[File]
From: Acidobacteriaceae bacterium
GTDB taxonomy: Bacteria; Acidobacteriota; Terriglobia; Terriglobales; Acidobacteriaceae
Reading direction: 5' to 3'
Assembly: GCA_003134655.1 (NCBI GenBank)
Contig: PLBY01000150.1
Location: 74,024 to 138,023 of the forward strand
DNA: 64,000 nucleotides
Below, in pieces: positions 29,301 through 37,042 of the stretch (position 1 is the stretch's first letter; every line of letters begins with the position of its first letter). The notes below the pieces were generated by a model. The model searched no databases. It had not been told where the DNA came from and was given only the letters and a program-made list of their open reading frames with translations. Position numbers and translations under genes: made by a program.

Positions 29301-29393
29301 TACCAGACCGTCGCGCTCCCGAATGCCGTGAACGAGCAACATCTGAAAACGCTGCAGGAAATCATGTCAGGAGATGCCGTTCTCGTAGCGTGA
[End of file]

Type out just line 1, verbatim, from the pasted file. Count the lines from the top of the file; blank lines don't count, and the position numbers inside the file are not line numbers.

From: Acidobacteriaceae bacterium